How afrobeats grew into one of the most popular music genres in the Netherlands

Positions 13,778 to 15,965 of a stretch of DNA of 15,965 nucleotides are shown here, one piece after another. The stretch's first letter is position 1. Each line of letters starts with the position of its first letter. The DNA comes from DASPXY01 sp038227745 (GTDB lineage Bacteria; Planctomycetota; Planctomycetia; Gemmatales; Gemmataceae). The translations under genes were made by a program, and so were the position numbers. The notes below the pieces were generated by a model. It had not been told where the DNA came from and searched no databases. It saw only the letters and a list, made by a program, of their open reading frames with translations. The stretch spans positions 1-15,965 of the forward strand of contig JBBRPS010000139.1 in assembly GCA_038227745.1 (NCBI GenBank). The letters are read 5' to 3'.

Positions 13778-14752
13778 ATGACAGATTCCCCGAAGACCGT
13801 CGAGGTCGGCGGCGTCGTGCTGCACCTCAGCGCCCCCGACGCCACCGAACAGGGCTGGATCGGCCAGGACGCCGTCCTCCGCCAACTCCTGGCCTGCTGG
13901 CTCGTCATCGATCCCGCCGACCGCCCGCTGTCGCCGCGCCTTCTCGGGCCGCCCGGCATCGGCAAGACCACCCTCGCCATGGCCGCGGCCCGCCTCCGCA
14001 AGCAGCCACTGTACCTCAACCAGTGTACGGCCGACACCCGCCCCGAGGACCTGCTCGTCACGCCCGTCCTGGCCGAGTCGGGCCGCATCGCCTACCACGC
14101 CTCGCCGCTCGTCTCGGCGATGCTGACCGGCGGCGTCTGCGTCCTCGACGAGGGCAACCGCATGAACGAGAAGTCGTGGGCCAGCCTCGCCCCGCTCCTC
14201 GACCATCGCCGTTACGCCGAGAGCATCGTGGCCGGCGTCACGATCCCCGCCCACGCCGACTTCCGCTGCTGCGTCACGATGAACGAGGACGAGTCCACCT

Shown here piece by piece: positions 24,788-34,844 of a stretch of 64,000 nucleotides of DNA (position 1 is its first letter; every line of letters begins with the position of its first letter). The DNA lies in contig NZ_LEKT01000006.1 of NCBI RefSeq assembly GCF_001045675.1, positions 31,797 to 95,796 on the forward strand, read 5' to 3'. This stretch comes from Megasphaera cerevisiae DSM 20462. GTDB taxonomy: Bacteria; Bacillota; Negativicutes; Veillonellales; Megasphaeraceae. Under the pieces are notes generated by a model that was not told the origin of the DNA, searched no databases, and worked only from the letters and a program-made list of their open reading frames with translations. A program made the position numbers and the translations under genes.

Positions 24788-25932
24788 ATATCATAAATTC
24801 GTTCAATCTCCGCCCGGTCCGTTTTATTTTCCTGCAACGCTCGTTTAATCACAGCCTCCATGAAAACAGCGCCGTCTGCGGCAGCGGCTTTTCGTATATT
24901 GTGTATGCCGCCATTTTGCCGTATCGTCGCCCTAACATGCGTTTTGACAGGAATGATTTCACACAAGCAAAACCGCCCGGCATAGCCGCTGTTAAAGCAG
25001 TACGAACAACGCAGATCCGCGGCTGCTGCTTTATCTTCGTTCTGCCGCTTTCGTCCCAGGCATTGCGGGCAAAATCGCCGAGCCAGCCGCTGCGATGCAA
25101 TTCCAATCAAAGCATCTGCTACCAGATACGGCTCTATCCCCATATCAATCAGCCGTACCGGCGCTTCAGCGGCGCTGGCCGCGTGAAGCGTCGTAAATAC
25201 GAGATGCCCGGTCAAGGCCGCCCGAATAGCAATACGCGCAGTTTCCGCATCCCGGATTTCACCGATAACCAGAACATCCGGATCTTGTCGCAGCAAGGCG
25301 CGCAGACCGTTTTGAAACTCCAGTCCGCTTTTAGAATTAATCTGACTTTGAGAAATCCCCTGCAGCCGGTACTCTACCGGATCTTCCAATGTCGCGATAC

Rewrite this contentANPNOS News•Saturday, 6:00 PM•Amended yesterday, 10:03Soehayla Halouchieditor onlineSoehayla Halouchieditor onlineBurna Boy will be in the Gelredome next summer. He is announced as the first African artist to headline in a stadium in the Netherlands. Not surprising when you realize that afrobeats, one of the genres originating from West Africa, have been loved by young people for some time now. The fusion of West African pop music and influences from hip-hop, house and R&B is extremely popular.Partly due to collaborations with major Western artists such as Justin Bieber and Ed Sheeran, the genre has become more well-known in recent times. In the Netherlands, a young audience in particular has discovered the genre.Afro sound increasingly popularThe popularity of afrobeats is also due to the influence of major pop and hip-hop artists in the Netherlands. Frenna, one of the most popular artists, whose roots lie in Ghana, and the rap group SFB of which he is a member, among others, have had the afro sound in their hits for years. You can also hear that from other artists who are listened to a lot here, especially by young people, such as Drake.You will notice that the genre is popular on streaming platforms and TikTok, where the song Love Nwantiti by the Nigerian artist Ckay was streamed more than 15 billion times, but also at concerts and festivals.The previous times that the Burna Boy from Nigeria performed on stages here, the halls were sold out in no time. Last year, the international superstar performed at the sold-out Lowlands festival, among other places.Last Last by Burna Boy, a big hit last summer:Other Nigerian singers who regularly score international hits, such as Wizkid and Rema, also performed in the Netherlands last year. In De Kuip she and Ckay performed at the largest urban festival in Europe, Oh My.Ckay previously told NOS: “It feels good to be part of a culture that is now also receiving more attention worldwide. It doesn’t happen often that something that belongs to a certain culture becomes popular all over the world. So that feels very awesome.”The Dutch audience at Oh My also recognized this feeling of Ckay: “The music connects you with the culture and with everyone who comes,” a visitor told NOS. At the festival, young people from different backgrounds seemed to enjoy the performances: “All kinds of cultures listen to it and I think that’s only good, the rhythm makes everyone move automatically.” A another boy explained how the music reminds him of his childhood: “I grew up with this sound.”Musical holdDutch radio stations have also discovered the genre, which means that its popularity extends beyond just young people. The fact that Burna Boy will soon be in the Gelredome does not surprise Fernando Halman, radio DJ at FunX: “It is impossible not to love Burna Boy. His catchy tunes Ye, On The Low in Last Last immediately grab you and hold you in a musical hold. He stood out even more internationally when he also picked up a Grammy in 2021 for his fifth album.””This music creates a connection,” Halman adds. “One of the magical aspects of music is that you can bring people together from different corners of the world by falling in love with a shared feeling.”Any new subculture in music that is going to have a chance to succeed has to come from young people.Niels Nieuborg, producer under the name Arp FriqueNiels Nieuborg, who produces music under his pseudonym Arp Frique, draws inspiration from this genre, among other things. “Arp Frique is also ahead Africa.”Nieuborg also notices that African music is increasing in popularity: “But not only afrobeats, also amapiano (a house genre, ed.) is becoming increasingly popular here.” This is also due to the club culture, he explains: “It is used as club music, among other things, so it can go viral very quickly.”But whether listeners immediately think of the African roots when they hear the music, Nieuborg doubts: “Not everyone realizes that it comes from West Africa. You are in the club and you hear afrobeats and amapiano and it just sounds good, but true it doesn’t matter to everyone.”Development starts with young peopleYoung people are at the forefront of developments in music, says Nieuborg. He also expects afrobeats to come from a young movement, become popular in that group and then conquer the whole of the Netherlands.Nieuborg: “That has always been the case. Every new subculture in music – if it wants to succeed – must come from the younger people. If you go all the way back in time, jazz was also a thing – a kind of barbaric wild music that stood out against classical music of the ‘sophisticated listener’.”Calm Down by Nigerian artist Rema, a worldwide hit last summer, also in the Netherlands:
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